Real Estate: U.S. new home sales rise as home buyers maneuver inventory pressures

Nest Seekers International Chief Economist Erin Sykes discusses a 4.1% rise in U.S. new home sales, a 13-month high.

Video Transcript

- We're also tracking the real estate reality here, US new home sales rising unexpectedly in April, hitting its highest level in just over a year as inventory issues push buyers to new homes. This comes as Americans also navigate elevated mortgage rates, making real estate a pricey game to play. Joining us now, Nest Seekers International Chief Economist Erin Sykes.

Erin, it's great to see you here. So certainly, an impressive number when it comes to new home sales. What does this really tell us about the current dynamics at play in the edge that it seems builders do have in this market?

ERIN SYKES: Yeah, well, it's finally nice to report some good news in the housing market. And I'm excited to see this particularly because typically these numbers are very lagging. This is numbers from April. And we've seen a lot of traction via boots on the ground agents in the last month or so saying that activity is picking up. So this just reiterates that is actually true.

And I think what happened here is that developers are industry insiders. So this number that is 13% or the best number in 13 months, it's developer-owned property selling to buyers not resales in the market. And that's particular because these developers they're the industry insiders that knew what was coming.

They saw the foreshadowing of the current market, and they reduced their prices and enhanced their different attributes in order to make deals happen. And we're actually seeing prices of new homes 8.2% lower than this time last year. So they really made quite a few concessions.

Now in contrast, independent sellers, those in the resale market, homes listed on MLS they were holding fast for those COVID highs. They thought that they could still get those numbers. But we've seen the price reductions kick in towards the end of April, throughout May, and now we're getting back on the same page. So we're seeing even footing between these new homes and resale homes.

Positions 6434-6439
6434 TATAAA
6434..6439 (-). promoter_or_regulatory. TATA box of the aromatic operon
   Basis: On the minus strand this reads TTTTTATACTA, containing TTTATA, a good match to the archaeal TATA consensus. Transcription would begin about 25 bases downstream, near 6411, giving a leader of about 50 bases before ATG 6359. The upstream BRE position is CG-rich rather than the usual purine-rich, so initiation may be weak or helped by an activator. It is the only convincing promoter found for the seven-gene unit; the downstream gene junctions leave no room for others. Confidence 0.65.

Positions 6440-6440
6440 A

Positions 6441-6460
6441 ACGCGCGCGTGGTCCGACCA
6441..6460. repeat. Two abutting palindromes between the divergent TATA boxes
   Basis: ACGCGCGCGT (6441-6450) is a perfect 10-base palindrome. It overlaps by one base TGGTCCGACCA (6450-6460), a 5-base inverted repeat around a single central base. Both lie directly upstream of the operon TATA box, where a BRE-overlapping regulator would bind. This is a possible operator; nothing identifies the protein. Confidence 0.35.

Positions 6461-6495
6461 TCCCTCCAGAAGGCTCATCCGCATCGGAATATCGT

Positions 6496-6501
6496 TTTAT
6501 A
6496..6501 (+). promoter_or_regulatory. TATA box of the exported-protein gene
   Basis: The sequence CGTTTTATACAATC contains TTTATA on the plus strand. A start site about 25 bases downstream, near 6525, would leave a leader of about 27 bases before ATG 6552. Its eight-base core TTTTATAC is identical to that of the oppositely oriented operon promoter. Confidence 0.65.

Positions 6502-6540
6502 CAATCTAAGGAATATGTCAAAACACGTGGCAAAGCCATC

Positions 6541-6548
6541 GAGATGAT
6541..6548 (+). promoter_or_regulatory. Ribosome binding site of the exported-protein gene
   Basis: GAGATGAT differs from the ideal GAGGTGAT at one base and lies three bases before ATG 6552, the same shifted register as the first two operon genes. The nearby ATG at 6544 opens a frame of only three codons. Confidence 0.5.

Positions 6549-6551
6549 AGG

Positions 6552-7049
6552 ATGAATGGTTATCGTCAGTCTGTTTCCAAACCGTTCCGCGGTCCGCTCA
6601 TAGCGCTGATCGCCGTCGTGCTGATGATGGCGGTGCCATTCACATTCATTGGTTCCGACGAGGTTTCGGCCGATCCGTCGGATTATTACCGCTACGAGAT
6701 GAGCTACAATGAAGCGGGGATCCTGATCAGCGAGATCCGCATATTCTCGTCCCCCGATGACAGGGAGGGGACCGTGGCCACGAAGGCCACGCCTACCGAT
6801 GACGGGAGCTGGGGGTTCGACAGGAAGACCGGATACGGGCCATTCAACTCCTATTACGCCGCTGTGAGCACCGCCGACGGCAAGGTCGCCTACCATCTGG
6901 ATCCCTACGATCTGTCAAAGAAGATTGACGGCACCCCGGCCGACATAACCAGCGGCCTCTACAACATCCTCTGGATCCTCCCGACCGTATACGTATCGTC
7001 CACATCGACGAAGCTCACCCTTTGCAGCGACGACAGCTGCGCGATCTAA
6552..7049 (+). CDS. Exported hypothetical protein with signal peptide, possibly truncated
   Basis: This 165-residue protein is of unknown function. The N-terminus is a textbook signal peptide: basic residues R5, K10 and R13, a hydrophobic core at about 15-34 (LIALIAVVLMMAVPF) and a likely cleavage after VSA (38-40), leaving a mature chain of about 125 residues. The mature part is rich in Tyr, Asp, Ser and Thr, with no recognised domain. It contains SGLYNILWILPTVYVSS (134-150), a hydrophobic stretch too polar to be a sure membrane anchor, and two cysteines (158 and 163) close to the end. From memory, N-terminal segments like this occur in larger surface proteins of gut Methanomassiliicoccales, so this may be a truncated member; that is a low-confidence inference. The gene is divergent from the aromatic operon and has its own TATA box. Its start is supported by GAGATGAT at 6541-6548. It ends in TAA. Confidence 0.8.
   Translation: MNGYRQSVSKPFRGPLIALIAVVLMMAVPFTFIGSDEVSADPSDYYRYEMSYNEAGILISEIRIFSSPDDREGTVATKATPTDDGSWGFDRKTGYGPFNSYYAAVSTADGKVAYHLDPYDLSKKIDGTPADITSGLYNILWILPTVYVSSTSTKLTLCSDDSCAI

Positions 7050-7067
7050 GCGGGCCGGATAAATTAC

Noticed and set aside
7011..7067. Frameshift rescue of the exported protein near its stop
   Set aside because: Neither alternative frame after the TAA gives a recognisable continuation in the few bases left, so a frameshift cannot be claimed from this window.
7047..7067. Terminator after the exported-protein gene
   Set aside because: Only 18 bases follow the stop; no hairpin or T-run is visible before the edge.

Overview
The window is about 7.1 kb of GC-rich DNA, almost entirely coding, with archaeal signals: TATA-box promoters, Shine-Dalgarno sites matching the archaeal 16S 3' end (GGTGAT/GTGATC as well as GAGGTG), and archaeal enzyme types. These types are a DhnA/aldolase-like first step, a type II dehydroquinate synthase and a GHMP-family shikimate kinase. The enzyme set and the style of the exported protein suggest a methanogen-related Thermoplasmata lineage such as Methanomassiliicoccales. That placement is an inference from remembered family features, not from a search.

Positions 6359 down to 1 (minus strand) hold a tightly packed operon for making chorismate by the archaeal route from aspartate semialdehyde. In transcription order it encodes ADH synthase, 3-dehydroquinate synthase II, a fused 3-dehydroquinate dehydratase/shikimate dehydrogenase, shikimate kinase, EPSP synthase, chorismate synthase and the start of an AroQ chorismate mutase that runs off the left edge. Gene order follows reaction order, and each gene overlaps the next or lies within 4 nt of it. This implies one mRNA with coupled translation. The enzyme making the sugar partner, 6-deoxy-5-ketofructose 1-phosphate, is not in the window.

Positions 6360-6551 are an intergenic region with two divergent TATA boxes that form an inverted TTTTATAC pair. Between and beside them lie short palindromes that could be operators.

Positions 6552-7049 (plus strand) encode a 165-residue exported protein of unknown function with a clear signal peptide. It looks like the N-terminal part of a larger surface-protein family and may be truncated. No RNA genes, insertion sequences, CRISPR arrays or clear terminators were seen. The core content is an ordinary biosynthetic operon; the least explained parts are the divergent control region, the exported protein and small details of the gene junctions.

- Bottom line, though, even though we're talking about a 13-month high, the reality is the supply just isn't keeping up with demand. That's certainly, as you point out, why we're seeing so many new home sales or that pace accelerate. What's the timeline look like right now? When you think about the mismatch between supply and demand, I mean, how quickly can we see that inventory buildup from the new-home side?

ERIN SYKES: Yeah, so that's it's really tough because right now developers are not pulling the trigger on new single-family home construction. And that's because materials are still very high. And also labor is still costly. So they don't see that margin.

Developers are not fully altruistic. Just because there is a shortage of inventory in the market doesn't mean that they're going to build things for costs. So they need to make sure that there is meat on the bones in order to motivate them to build these new homes.

And that said, there is a dearth of supply in the multifamily market. And when we look at new-home starts, we typically see that number driven by multifamily. And we've been seeing the single family pull back for quite an extended period of time. And that's where the true inventory shortage lies.

So you need to see that pickup. And then you'll need to see multifamily pull back a little bit. And the reason why we're seeing so many people interested in multifamily is because condos tend to be less expensive, less square footage than single-family homes, lower maintenance, people are splitting their time between two different locations now with the remote work from home. And unfortunately, people are getting into the perpetual renting cycle.

When you look at the potential of having a 7% mortgage versus paying the highest rent in history and potentially never getting out of that rental cycle and never owning a property and just paying your landlord's mortgage, 7% is not so bad. Ask our parents. They were paying 18%.

- But the problem is, though, Erin, a lot of people don't believe that or a lot of people don't see that at least right now. So what do you think mortgage rates need to fall to in order to spur that activity? Are we talking 6% or lower?

ERIN SYKES: So typically, we say, 6% is that tipping point. Anything above 6% is kind of high. Anything below is a win. But if you look over the 50-year historic average, we see that number is 7.77% as the average mortgage rate.

So really anything below 7.77% is still truly a logical number to get into for a 30-year mortgage. And I think people are coming to that realization. They were very hesitant to pull the trigger and make offers on homes the last six months, but we've seen that activity pick up because we keep hearing the Fed over and over again say, hey, we're not going to drop these rates until we see 2% sustained inflation.

That just doesn't mean one month of reading a 2%. That means 3, 4, 5 months reading a 2%. That means these rates are not going anywhere anytime soon.

- Not exactly what a lot of new first-time homebuyers want to hear. Erin Sykes, good to talk to you today. I really appreciate the time.